But is the center the whole? Imagine that you are given a microscopic, intimate view of an hourglass, and you can watch every grain of sand shift and swirl and fall for 90 minutes. This gives you an intimate understanding of the sand in the glass, to be certain; it does not help you understand the beach the sand came from, or tell you about the hand that set the sand in motion as it measured out dwindling moments towards death. You can gain a lot of understanding by looking through a microscope; at the same time, you can't gain the kind of perspective you might get with a more distant point of view. Greengrass has made a film with pathos and pity, but without perspective.
The hijackers, for example, are presented as ciphers, sweaty and tense, muttering unsubtitled prayers before committing cold-blooded murder. If you view 9/11 as a crime -- which is a reduction, but not a falsehood -- then like any crime, it involves means, motive and opportunity. Means and opportunity are covered in United 93; motive is not. It's not that any motive would excuse those who planned and executed 9/11; at the same time, ignoring motive (like overlooking the fact that the 9/11 hijackers were mostly Saudis and Egyptians with a few men from Lebanon and the United Arab Emirates, not Iraqis or Afghans) suggests a desire to look for easy answers instead of real ones.
But you cannot put that into 110 minutes, or, rather, you cannot put that into the time span we see in United 93. And as the telling of this one tale unfolds, there is no way you cannot be moved by the sadness and drama of this story. As the captured plane hurtles through the sky, the hijackers in the cockpit pray to Allah that they might reach their target: the passengers at the back pray to Jesus that they might live. To a cynic, the end result looks like a draw; to any human with a heart, it looks like a tragic waste.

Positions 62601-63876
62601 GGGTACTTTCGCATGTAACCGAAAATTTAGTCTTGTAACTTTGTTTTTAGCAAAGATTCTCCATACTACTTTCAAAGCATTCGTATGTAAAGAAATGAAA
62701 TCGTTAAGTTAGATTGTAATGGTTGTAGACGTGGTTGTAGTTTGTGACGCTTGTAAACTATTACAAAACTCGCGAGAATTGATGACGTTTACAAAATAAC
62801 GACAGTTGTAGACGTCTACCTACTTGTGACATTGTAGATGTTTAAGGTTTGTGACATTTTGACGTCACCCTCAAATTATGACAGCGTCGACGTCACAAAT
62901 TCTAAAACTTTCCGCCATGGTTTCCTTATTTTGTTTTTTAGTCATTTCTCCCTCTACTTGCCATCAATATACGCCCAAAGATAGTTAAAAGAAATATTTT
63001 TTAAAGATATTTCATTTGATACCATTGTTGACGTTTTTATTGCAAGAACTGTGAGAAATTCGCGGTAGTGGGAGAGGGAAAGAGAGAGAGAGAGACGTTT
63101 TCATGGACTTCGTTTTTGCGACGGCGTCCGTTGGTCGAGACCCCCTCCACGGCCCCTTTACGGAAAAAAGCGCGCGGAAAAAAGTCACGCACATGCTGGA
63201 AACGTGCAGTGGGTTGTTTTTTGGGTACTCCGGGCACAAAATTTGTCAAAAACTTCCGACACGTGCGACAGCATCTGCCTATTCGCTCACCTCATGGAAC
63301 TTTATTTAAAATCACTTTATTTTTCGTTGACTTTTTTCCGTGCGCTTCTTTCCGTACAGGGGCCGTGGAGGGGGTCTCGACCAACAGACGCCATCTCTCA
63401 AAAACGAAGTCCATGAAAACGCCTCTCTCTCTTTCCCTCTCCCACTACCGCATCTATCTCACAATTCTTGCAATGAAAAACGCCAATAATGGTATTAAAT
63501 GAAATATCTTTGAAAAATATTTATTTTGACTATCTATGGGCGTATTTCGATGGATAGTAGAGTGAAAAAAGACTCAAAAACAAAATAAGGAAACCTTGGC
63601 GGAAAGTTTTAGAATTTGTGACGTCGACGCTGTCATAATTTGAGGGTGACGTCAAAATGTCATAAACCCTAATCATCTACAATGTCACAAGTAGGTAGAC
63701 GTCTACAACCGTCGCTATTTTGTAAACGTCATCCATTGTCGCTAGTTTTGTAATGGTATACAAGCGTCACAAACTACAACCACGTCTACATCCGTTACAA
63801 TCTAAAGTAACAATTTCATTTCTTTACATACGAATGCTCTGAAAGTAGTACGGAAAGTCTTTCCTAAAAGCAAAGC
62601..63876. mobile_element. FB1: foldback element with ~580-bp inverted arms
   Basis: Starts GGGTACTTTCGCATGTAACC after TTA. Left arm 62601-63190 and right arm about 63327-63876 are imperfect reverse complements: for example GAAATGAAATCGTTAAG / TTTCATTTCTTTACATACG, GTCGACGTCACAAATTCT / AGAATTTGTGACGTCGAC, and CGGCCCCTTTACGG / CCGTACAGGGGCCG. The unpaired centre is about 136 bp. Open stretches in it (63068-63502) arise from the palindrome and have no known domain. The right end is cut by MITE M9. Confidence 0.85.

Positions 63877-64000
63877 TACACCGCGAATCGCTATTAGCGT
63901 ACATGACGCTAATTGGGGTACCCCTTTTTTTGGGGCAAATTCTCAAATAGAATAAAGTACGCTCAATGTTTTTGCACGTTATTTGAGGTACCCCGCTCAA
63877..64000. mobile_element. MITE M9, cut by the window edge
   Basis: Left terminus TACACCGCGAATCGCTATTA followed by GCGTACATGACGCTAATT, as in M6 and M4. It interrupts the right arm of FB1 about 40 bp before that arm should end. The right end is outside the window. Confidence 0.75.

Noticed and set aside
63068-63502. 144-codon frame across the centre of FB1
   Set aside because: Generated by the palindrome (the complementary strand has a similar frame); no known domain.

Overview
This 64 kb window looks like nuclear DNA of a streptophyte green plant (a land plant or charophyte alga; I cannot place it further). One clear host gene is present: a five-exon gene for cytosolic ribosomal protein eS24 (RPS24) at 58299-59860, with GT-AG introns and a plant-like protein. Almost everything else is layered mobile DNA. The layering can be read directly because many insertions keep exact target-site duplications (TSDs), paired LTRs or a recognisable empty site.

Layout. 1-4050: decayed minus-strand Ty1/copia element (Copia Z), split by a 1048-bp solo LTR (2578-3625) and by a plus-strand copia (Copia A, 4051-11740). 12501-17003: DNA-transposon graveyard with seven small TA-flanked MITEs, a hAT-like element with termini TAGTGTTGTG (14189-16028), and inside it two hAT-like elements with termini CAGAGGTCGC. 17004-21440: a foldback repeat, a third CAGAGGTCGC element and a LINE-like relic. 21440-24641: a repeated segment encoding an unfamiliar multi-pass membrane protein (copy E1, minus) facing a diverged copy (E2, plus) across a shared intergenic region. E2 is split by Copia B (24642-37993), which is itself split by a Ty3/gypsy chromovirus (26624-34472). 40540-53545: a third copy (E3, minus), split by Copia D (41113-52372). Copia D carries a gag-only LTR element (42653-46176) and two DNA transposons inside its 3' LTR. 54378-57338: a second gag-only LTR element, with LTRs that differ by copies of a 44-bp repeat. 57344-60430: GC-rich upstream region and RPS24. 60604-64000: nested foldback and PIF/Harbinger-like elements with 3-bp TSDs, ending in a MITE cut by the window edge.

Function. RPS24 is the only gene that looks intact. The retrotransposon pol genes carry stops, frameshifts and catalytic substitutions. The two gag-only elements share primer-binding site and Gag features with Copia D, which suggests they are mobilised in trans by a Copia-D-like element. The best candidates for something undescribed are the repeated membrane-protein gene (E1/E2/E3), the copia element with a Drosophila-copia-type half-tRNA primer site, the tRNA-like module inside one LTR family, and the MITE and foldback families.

So, what is the purpose of United 93? What is it for? Yes, the story told in United 93 is moving; yes, the story told in United 93 is tragic. A plane with 33 passengers, seven crew members and four hijackers took off at 8:47 AM; approximately 90 minutes later, all of them were dead. This film shows you those minutes in detail; it does that superbly. But watching United 93, I kept thinking of the spirit of the closing words in a short piece by Susan Sontag that ran in the "Talk of the Town" section of the first issue of The New Yorker that was published after 9/11. I looked that piece up to re-read its specifics, and Sontag wrote " ... Let's by all means grieve together. But let's not be stupid together. A few shreds of historical awareness might help us understand what has just happened, and what may continue to happen. 'Our country is strong,' we are told again and again. I for one don't find this entirely consoling. Who doubts that America is strong? But that's not all America has to be." Through the next few days, as I puzzled over what exactly the point of United 93 was, I kept hearing Sontag's words over and over until they seemed like prophecy, or a curse. Who doubts that the fates of the passengers and crew of United 93 -- and all the stories of 9/11 -- are tragic? But, just perhaps, that's not all our stories and remembrances of 9/11 should be.